Lock 19: Historical Erie Canal

Lock 19: Historical Erie Canal

Town of Clifton Park, NY
At the Vischer Ferry Nature and Historic Preserve‘s main entrance, by the Whipple Truss Bridge, there’s a map of the park. It shows trails along the Old Erie Canal and the Mohawk River to historical sites including Clute’s Dry Dock, Fort’s Ferry, Vischer Ferry Crossing, the Whipple Truss Bridge, and Old Lock 19.

November 2014: Nathan and I hiked west on the Towpath Trail beginning at the Whipple Truss Bridge. Lock 19 wasn’t really the goal, although I did want to make it there if it wasn’t too far. I was trying to become more physically active and had a set amount of miles I was willing to walk that day. We were about a mile in when we turned around. Since neither of us had been there before, we didn’t know how much farther the lock actually was…

March 2015: I finally made it to Lock 19! I visited the canal lock twice in the same week to fully explore. As usual, after seeing it once, I had questions. While absorbing information about New York State and United States History I learned about a different entrance to get to Lock 19. Naturally, I had to go back. I came upon the old canal lock from a different angle and was able to notice things about the structure that I didn’t see the first time. My second visit only intensified my need to know more about the Erie Canal.

April 2015: The snow is gone! I had to go out and see the lock without snow. I also thought I could get better pictures of anything I didn’t notice the first couple times I’d been out there. Especially since I had been exhaustively researching Lock 19 and the Old Erie Canal. I will admit I was looking for remains of old metal work that wouldn’t have been visible with the snow cover. bolts. nails. something left behind that would have held the wooden parts to the masonry.

Lock 19, looking east.
Here you can see the lengthened north chamber as well as the south chamber.

“The original Erie Canal locks were 90 feet long and 15 feet wide, and were designed for a canal boat 61 feet long and 7 feet wide, with a 3 1/2 foot draft.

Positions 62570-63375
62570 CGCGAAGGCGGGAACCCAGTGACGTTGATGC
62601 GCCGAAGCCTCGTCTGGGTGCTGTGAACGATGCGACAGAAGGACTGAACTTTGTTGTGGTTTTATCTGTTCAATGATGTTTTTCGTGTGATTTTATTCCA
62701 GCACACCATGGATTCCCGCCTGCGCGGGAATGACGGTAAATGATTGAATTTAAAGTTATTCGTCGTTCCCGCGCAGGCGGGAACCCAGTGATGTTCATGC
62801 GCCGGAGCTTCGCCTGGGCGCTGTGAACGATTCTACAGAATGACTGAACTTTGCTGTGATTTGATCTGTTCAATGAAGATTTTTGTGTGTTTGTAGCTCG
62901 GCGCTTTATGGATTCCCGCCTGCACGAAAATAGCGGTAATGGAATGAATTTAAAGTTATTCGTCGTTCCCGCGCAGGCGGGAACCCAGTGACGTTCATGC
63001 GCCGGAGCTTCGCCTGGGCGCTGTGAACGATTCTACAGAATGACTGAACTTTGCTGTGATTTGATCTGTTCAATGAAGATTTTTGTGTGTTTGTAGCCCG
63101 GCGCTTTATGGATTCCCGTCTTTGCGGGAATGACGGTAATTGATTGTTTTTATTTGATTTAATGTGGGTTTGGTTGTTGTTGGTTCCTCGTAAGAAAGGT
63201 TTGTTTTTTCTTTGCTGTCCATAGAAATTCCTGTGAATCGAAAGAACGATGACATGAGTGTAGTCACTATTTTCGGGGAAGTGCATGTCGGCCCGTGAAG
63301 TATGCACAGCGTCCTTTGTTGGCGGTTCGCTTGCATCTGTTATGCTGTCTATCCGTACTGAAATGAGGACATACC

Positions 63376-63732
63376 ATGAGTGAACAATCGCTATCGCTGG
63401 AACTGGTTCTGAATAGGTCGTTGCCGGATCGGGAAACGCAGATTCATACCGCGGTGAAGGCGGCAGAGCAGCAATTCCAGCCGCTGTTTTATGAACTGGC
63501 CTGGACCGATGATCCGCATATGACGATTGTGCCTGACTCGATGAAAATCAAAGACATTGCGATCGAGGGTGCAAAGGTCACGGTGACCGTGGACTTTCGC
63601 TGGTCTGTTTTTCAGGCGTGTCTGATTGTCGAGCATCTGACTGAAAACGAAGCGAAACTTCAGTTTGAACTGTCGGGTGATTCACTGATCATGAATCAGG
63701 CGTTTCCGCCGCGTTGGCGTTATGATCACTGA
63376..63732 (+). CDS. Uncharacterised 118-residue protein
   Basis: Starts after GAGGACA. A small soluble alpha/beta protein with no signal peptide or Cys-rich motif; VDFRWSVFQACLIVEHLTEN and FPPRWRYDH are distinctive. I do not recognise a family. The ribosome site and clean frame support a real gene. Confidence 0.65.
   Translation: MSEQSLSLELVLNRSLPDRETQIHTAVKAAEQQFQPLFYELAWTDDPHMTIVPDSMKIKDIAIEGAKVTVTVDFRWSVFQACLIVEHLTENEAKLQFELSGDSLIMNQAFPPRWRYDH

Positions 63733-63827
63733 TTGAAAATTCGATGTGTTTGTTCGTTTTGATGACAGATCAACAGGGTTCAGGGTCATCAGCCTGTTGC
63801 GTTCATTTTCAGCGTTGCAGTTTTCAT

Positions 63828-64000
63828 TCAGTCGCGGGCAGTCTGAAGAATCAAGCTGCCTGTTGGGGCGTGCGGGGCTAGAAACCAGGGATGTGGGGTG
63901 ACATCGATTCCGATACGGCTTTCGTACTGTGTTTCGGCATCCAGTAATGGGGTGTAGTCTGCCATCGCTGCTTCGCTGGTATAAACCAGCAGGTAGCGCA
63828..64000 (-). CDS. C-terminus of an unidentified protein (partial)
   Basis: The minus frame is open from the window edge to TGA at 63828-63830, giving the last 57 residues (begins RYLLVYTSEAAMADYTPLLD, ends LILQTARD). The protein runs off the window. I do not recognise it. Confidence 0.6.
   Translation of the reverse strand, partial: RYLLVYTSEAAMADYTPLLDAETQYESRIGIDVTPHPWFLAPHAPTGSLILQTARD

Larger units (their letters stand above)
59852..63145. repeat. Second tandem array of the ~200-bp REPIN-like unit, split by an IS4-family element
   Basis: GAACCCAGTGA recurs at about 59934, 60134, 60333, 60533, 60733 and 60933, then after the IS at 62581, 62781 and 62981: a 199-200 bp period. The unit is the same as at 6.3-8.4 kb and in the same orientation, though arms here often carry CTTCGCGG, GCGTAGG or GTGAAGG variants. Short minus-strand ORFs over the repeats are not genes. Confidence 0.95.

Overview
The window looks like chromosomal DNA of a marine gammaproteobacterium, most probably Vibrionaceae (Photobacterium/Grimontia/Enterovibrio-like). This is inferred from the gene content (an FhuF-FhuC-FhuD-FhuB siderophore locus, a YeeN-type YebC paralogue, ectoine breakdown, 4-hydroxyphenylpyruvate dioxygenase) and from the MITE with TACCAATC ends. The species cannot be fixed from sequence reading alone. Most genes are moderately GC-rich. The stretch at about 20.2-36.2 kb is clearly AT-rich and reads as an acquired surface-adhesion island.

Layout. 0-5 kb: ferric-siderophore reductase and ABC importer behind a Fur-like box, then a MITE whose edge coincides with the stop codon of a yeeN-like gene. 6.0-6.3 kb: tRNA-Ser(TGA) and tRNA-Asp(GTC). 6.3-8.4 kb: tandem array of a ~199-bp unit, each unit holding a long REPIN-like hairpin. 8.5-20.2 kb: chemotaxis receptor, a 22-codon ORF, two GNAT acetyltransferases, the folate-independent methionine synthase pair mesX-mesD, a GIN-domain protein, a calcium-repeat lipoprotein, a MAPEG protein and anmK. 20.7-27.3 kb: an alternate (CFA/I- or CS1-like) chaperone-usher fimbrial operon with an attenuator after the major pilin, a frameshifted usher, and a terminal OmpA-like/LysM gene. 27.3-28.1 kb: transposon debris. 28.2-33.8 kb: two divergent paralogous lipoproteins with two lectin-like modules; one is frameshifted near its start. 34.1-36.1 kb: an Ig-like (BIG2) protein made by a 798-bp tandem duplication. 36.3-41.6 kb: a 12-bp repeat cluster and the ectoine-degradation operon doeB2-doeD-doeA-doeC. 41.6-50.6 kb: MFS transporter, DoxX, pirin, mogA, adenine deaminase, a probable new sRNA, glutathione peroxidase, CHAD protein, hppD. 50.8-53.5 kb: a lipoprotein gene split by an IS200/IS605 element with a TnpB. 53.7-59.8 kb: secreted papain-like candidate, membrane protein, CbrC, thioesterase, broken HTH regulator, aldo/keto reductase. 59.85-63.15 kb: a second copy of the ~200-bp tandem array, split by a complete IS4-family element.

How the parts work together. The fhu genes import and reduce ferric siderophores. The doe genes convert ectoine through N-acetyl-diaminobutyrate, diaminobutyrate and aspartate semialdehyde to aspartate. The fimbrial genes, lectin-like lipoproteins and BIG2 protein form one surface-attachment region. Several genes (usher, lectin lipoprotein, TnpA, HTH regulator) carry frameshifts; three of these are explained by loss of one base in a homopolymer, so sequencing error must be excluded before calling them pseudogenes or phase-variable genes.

In order to keep pace with the increasing traffic on the canal, it was enlarged between 1836 and 1862, and the size of the locks was increased to 110 feet long and 18 feet wide. The enlargement included the doubling of the locks — two parallel chambers — enabling traffic to proceed in both directions at the same time.

In 1884, it was decided to begin lengthening locks, extending one chamber to double length, allowing passage for “double-headers” — two boats hooked together — without the time-consuming necessity for uncoupling.” The Erie Canal

After learning the basics of how canal locks work, I became obsessed with learning exactly how they worked, all the moving parts… and non-moving parts.

What exactly is a lock?
A lock is a device used for raising and lowering boats, ships and other watercraft between stretches of water of different levels on river and canal waterways. The distinguishing feature of a lock is a fixed chamber in which the water level can be varied.

Locks are used to make a river more easily navigable, or to allow a canal to take a reasonably direct line across land that is not level.

Chamber – a watertight enclosure which can be sealed at both ends by means of gates.

Looking east, the lengthened north chamber. Here you can see an indentation in the masonry where gates would have been. March 26, 2015

The lengthened northern chamber. A closer look at where a gate once was, I noticed three large metal bolts. April 10, 2015